Sinn Fein and DUP clash over terror links during heated debate
Sinn Fein's Michelle O'Neill and Democratic Unionist Nigel Dodds repeatedly clashed over terrorist links during a heated televised election debate.
Mr Dodds called Ms O'Neill a "disgrace" for "eulogising IRA terrorism", while she hit back by accusing the DUP of accepting endorsement from the loyalist paramilitary group, the UDA.
The tone of the UTV general election debate between Northern Ireland's five main parties on Monday night drew criticism from UUP leader Robin Swann who sounded concern about the slim prospects of the return of powersharing at Stormont due to the "antagonistic" state of relations between the two largest parties.
Alliance leader Naomi Long and SDLP leader Colum Eastwood also criticised the political "squabbling" during a discussion about the recent terror attacks in Manchester and London.
When asked for their views on how to tackle international terrorism following the attacks Mr Swann turned the attention on Sinn Fein.
He said: "While I welcome Sinn Fein's ability to condemn these bombs I wish they'd do the same for the previous bombs."
Ms O'Neill hit back saying it was very unfortunate Mr Swann was using "something so atrocious to score political points".
She then added: "It's rich when unionism talk about links back to the IRA when the DUP accept endorsement from the UDA."
Ms O'Neill was referring to the endorsement of Mr Dodds and fellow DUP candidate Emma Little Pengelly in a UDA-linked Loyalist magazine.
In response Mr Dodds said: "For the leader of the republican movement, who goes around eulogising IRA murderers, to lecture other people is an absolute disgrace."
This was a reference to Ms O'Neill's attendance at a commemoration for eight IRA terrorists killed by the SAS at Loughgall.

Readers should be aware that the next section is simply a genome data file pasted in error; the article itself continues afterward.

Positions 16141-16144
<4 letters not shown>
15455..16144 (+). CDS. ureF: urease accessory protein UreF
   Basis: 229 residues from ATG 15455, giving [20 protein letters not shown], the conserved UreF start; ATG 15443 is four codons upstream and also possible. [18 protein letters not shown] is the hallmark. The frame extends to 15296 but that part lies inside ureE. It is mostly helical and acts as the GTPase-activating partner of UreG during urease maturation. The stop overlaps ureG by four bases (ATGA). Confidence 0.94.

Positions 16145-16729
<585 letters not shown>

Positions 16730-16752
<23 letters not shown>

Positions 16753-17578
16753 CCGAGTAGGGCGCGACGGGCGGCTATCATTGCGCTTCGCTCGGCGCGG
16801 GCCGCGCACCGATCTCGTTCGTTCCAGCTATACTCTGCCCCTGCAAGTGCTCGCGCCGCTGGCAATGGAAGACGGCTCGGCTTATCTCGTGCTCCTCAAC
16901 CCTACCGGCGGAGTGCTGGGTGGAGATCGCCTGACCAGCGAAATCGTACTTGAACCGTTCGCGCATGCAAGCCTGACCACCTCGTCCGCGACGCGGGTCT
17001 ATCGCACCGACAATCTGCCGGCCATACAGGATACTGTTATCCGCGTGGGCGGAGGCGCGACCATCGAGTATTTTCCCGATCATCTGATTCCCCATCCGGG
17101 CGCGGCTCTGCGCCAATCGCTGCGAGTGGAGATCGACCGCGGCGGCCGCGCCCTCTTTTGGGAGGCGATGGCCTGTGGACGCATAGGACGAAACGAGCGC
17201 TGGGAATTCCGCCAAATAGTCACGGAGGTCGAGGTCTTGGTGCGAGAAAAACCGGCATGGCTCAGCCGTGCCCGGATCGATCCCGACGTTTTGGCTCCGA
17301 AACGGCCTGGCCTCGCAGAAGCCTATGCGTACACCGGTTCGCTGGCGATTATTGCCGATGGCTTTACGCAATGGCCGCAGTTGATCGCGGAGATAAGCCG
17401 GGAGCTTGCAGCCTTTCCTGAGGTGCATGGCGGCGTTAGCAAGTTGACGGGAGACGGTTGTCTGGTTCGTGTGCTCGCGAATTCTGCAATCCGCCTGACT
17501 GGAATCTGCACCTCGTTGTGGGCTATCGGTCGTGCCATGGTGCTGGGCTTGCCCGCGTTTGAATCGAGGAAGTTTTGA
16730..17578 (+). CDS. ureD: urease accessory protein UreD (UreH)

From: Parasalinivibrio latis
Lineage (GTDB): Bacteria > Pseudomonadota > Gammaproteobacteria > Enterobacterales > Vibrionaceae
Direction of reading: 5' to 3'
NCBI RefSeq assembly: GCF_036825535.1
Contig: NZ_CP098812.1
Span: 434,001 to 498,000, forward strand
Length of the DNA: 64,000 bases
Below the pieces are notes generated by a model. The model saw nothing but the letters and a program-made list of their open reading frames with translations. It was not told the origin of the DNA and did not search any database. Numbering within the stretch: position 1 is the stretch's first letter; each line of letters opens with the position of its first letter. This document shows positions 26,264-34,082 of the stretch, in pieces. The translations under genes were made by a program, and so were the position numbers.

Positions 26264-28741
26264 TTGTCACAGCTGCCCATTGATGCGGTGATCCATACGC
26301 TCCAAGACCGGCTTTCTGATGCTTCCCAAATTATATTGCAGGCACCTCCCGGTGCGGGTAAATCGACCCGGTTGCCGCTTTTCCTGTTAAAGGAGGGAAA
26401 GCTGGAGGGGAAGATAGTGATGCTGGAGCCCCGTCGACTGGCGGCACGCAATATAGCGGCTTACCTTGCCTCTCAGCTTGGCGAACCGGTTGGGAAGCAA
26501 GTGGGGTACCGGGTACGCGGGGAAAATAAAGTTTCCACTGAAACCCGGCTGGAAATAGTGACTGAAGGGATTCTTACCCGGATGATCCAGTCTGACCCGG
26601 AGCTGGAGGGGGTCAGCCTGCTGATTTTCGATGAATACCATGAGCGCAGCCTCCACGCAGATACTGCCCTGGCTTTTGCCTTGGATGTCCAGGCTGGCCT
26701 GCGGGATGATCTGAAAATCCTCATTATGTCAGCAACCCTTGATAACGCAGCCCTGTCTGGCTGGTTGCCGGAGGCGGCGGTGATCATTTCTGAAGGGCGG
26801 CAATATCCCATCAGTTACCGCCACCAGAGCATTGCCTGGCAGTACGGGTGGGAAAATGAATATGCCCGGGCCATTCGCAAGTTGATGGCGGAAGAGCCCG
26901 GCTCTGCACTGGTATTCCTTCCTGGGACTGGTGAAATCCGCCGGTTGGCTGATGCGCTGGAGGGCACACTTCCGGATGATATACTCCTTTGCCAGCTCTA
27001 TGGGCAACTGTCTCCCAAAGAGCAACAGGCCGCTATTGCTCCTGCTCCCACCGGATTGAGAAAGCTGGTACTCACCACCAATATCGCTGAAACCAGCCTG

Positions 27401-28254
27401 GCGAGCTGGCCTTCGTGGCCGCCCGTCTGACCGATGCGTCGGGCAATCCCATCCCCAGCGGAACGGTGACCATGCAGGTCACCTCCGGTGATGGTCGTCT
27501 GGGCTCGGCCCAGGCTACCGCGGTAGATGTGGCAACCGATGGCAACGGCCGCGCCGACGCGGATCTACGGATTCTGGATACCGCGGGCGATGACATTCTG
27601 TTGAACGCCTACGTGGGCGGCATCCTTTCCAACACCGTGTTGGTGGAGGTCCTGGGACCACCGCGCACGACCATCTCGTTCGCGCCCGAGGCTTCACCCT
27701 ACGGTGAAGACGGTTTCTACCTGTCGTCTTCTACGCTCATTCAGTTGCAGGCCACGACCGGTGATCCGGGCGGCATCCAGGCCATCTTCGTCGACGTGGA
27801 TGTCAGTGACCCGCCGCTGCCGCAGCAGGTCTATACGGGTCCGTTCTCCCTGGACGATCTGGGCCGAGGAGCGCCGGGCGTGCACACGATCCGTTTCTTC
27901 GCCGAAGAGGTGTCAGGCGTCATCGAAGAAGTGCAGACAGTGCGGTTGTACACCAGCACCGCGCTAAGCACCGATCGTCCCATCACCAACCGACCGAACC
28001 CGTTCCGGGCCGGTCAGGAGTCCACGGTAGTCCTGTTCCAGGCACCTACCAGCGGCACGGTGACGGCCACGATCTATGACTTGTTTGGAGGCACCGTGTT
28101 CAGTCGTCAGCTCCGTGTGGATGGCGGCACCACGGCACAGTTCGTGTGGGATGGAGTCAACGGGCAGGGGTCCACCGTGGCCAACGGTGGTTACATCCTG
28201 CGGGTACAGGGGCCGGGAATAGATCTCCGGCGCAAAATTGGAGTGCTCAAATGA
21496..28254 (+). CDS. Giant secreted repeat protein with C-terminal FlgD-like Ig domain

Mrs Long criticised the parties for their "tasteless mudslinging", while Mr Eastwood said they should be "embarrassed"
"(The question) is not about here. It is about what has happened over the last number of weeks to innocent children, innocent people going about their daily lives," said Mr Eastwood.
He added: "Look at what the people of Manchester did. They unified. That is the response that is required."
The parties have just three weeks after the General Election to form an executive.
When asked about the prospect of the return of powersharing Ms O'Neill accused the DUP of "wanting to hold us back".
She added: "I'm a progressive leader. I want to drive society forward. I want to heal wounds of the past."
Before she could finish she was interrupted several times by Mr Dodds saying: "Stop eulogising terrorists."
Mr Swann said he was "really worried" by "the antagonism being created between the two major parties at this time".
"We have three weeks after this election and I think the demonstration we have seen here tonight epitomises our problem," he added.
Mrs Long warned of "very, very deep divides between the parties".
She added that the public "don't care about squabbles" between parties, they care about their GP surgeries and their children getting into schools.